Manufacturers, however, are concerned about the following aspects:
- Increase in immediate working capital requirements: Branch transfers and depo transfers will be treated as taxable under GST; IGST will be applicable on these transfers. This increases the requirement for immediate working capital. Another reason for increased working capital requirements is that the receipt of advance is taxable as per GST rules. Also, stock transfers are treated as “supply” and hence are taxable under the GST regime.
- More stringent and elaborate transaction management: GST aims to achieve better tax compliance. To make this possible, manufacturers must work towards streamlining existing transactions; this means additional resources and costs. For example, under GST, credit in respect to an invoice can be taken only up to one year of the invoice date. Also, the provision of reverse charge means that the liability to pay tax falls on the recipient of goods/services instead of the supplier. The payment of reverse charge is dependent on the time of supply (30 days from the date of issue of invoice by the supplier in case of goods and 60 days for services).These changes will require manufacturers to carefully assess and track their supply processes, especially the timelines. This may mean hiring a better skilled compliance workforce, and better systems and software. More legal considerations will also mean more costs.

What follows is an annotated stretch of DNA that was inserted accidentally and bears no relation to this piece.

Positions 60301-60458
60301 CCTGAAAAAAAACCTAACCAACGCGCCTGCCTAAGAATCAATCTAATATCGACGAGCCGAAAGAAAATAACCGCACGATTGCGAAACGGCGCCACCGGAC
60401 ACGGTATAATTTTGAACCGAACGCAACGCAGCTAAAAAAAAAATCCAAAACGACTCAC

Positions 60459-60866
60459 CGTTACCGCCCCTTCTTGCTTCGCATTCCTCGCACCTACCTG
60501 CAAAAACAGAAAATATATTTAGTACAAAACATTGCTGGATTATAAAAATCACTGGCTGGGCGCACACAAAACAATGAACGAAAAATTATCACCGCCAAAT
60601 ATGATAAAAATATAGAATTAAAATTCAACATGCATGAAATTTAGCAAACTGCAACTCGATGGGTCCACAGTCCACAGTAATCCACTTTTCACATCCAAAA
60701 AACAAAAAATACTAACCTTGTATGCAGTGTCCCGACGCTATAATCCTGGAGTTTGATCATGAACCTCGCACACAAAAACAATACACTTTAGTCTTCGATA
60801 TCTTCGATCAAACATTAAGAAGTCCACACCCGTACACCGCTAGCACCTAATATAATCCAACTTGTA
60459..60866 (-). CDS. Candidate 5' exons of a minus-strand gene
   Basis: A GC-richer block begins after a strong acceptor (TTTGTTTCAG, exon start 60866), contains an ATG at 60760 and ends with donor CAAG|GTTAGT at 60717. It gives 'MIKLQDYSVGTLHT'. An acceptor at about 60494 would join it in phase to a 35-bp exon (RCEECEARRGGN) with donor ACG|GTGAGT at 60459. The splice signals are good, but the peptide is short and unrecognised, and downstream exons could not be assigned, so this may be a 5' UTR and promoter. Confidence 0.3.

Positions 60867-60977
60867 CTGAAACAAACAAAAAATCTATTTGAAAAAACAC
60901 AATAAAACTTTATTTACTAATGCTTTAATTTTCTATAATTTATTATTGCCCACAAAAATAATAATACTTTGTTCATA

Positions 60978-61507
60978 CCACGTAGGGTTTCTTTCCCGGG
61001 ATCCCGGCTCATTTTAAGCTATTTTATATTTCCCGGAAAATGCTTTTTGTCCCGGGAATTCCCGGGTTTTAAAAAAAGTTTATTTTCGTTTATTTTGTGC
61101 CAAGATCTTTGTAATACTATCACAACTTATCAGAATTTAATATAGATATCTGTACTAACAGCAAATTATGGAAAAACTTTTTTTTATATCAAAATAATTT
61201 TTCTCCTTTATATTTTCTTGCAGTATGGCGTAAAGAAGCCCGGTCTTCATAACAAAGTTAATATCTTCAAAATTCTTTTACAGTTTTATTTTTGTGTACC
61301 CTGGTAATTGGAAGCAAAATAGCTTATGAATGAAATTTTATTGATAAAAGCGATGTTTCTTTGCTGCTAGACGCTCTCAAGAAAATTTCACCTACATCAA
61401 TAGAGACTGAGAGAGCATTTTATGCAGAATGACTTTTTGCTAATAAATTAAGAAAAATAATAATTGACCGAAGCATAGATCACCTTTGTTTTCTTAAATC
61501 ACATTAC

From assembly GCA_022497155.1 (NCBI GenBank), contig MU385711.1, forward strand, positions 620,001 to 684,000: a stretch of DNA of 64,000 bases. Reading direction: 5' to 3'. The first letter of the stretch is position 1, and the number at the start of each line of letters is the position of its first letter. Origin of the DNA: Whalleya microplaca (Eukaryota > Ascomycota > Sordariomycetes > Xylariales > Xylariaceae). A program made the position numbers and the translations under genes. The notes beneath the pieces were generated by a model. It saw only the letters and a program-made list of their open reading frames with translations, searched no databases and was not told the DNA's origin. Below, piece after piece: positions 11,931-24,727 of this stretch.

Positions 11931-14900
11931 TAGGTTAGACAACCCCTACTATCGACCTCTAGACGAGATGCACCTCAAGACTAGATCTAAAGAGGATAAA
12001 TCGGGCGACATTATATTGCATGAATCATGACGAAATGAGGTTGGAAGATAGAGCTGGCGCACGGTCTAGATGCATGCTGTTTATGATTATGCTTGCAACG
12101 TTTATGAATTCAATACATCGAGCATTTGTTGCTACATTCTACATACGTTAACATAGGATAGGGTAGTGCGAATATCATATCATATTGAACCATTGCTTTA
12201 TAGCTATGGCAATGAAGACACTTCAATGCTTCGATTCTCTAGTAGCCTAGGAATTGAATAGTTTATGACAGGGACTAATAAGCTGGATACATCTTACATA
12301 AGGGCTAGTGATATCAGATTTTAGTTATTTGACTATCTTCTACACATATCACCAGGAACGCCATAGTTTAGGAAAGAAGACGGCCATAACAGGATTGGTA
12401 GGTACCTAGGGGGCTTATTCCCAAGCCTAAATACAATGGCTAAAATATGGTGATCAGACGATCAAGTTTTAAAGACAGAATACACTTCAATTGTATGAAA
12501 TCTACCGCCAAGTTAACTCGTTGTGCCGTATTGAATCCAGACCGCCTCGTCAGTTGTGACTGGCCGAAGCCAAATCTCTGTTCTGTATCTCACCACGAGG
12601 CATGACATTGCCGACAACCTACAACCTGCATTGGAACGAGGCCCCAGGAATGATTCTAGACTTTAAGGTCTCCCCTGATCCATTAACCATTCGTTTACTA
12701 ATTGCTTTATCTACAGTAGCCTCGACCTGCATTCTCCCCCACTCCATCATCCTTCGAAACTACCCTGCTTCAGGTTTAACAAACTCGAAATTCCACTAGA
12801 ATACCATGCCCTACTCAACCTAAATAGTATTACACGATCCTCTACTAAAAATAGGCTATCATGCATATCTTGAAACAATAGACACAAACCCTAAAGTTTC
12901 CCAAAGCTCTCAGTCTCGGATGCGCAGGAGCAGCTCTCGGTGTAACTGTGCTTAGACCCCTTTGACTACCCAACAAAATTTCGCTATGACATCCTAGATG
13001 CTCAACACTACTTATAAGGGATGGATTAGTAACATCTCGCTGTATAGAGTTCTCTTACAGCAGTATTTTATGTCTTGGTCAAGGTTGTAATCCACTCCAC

- Lack of clarity on local exemptions: Despite GST being proposed as a unifying platform for indirect tax, all the components for manufacturing are not yet clear. One such area is localized area-based exemptions. The old structure provides certain exemptions for certain goods in specific states (for example the North East or hilly states). Under GST, most of these exemptions are likely to be removed, resulting in a negative cost-impact on these manufacturers. Such companies must reassess their financial position in view of such likely changes.